“'Sir, your wife is living: that is a fact acknowledged this morning by yourself. If I lived with you as you desire, I should then be your mistress: to say otherwise is sophistical--is false.’”

Rochester tells her how he was lured by his own family, and by the Mason family, into marrying Bertha. The dark secret of congenital madness had been carefully kept from him.

Jane listens. But still, she leaves Thornfield alone, the very next morning, while the rest of the house sleeps.

Charlotte Brontë has made the character of Mr. Rochester an erotic image for
generations of women. Maybe it’s his raging libido, his wicked tongue, his
dry sense of humour, or even his flaws that make him so enticing. Rochester has been the template for the hero of millions of Romance writers.

It is no surprise that when surveyed by Mills and Boon, the nation's readers voted Charlotte Brontë’s Mr Rochester the most romantic character in literature. The true hero, has to have more than charm and dash. Those things are fine for a flirtation; a dalliance. But if he is to get a real hold of your heart, then he must hurt it a bit, a lot; make it bruise and bleed.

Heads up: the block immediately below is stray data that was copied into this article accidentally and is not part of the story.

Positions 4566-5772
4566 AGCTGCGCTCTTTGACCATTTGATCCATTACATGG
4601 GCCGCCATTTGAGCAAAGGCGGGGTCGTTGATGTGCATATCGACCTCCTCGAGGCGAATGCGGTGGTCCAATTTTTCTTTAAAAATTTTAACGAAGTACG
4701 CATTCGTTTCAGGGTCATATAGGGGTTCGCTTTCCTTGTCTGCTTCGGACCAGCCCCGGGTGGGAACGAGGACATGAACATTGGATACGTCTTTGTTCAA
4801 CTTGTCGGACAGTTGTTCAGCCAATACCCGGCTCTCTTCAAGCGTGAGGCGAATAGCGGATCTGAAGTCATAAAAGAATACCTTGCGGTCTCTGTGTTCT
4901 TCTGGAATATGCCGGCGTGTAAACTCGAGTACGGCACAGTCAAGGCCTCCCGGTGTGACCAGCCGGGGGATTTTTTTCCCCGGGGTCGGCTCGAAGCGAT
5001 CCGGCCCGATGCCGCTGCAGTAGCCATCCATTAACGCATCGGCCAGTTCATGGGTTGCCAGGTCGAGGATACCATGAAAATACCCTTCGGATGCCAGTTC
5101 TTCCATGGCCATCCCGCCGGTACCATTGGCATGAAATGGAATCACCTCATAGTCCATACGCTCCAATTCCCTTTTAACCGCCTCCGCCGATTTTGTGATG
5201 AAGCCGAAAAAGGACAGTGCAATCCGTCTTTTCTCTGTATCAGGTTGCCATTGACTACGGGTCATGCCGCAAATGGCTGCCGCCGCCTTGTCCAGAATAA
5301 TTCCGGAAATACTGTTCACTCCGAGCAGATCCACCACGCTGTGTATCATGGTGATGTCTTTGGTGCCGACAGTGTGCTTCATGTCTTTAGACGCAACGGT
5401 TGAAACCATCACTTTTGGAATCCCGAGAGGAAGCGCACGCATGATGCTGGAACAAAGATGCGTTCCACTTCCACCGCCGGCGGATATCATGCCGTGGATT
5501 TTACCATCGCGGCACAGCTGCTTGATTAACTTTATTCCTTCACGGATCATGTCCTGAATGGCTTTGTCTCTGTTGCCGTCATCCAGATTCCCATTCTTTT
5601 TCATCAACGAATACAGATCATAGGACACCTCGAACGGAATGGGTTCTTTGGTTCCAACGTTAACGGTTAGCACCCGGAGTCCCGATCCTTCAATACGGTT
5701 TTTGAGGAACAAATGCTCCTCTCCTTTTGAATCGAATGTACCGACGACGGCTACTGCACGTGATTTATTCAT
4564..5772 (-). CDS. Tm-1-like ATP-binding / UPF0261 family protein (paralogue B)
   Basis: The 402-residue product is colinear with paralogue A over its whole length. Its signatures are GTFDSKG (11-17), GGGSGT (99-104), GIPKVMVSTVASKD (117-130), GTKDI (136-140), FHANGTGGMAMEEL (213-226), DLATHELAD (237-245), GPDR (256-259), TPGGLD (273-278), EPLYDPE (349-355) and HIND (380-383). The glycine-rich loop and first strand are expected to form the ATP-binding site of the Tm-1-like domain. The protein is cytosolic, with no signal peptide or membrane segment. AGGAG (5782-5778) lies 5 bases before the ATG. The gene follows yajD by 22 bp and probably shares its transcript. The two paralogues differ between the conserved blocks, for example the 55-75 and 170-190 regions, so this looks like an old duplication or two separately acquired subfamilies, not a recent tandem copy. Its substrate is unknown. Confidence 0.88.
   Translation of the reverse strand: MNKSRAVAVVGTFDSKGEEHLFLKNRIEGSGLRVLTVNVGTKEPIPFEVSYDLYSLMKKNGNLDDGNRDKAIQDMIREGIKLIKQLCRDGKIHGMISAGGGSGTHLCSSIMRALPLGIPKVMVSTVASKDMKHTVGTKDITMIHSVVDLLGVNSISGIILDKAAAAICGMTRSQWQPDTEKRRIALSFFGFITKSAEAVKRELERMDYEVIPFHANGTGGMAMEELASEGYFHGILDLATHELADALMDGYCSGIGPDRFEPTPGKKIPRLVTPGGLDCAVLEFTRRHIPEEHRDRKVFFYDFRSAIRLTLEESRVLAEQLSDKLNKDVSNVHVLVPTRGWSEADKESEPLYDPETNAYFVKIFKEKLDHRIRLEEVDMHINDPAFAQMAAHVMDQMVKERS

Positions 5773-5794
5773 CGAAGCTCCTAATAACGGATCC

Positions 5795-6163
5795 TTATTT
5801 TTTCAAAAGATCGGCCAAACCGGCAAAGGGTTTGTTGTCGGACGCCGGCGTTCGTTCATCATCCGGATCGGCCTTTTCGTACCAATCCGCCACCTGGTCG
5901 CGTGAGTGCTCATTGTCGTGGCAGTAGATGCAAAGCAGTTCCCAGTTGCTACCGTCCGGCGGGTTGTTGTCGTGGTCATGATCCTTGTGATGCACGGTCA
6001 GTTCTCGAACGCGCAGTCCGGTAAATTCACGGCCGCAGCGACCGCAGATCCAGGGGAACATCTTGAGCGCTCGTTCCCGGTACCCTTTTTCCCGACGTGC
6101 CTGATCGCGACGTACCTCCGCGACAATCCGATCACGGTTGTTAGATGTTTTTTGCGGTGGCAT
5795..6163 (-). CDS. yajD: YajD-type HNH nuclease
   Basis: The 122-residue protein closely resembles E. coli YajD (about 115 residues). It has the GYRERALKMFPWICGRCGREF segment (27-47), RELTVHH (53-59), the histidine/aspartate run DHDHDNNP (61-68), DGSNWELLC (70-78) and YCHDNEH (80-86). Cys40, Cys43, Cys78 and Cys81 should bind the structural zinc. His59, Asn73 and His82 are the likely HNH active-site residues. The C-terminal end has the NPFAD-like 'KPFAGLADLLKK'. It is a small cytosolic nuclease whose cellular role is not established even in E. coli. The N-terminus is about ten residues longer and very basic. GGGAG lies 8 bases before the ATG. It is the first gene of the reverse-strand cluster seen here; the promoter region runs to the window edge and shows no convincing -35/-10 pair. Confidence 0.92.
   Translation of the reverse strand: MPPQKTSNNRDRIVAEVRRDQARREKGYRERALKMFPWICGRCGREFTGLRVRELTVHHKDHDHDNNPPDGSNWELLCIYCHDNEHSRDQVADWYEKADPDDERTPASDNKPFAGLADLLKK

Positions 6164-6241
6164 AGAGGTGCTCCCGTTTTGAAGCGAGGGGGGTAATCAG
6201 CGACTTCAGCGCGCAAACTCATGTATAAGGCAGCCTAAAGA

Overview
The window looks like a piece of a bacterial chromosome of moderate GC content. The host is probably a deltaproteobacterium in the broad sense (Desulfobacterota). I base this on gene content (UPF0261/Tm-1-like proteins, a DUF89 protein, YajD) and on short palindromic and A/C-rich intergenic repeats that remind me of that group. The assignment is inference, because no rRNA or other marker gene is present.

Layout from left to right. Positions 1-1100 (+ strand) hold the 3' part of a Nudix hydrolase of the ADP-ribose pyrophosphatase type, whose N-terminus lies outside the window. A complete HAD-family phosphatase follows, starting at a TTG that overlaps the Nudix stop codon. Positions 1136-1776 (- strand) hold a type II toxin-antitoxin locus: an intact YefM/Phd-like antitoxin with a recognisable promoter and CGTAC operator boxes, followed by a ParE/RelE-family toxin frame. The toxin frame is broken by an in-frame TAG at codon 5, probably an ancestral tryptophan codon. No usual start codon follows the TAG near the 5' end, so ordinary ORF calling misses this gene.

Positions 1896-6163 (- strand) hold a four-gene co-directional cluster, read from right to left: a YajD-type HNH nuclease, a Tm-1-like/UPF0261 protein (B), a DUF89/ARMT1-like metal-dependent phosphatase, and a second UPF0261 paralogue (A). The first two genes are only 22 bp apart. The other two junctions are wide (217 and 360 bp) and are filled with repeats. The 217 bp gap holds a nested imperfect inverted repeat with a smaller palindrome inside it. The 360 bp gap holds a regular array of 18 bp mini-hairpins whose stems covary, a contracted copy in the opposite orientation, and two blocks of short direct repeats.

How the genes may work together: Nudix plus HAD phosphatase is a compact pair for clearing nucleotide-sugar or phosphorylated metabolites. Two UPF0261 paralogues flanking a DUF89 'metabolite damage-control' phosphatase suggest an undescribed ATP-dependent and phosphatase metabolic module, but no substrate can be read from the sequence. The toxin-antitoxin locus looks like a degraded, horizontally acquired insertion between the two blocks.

Charlotte Brontë’s story is well known. It has been retold many times, in film, theatre and television adaptations. But here is a synopsis;

“Jane Eyre is a young orphan being raised by Mrs. Reed, her cruel, wealthy aunt. A servant named Bessie provides Jane with some of the few kindnesses she receives, telling her stories and singing songs to her. One day, as punishment for fighting with her bullying cousin John Reed, Jane’s aunt imprisons Jane in the red-room, the room in which Jane’s Uncle Reed died. While locked in, Jane, believing that she sees her uncle’s ghost, screams and faints. She wakes to find herself in the care of Bessie and the kindly apothecary Mr. Lloyd, who suggests to Mrs. Reed that Jane be sent away to school. To Jane’s delight, Mrs. Reed concurs.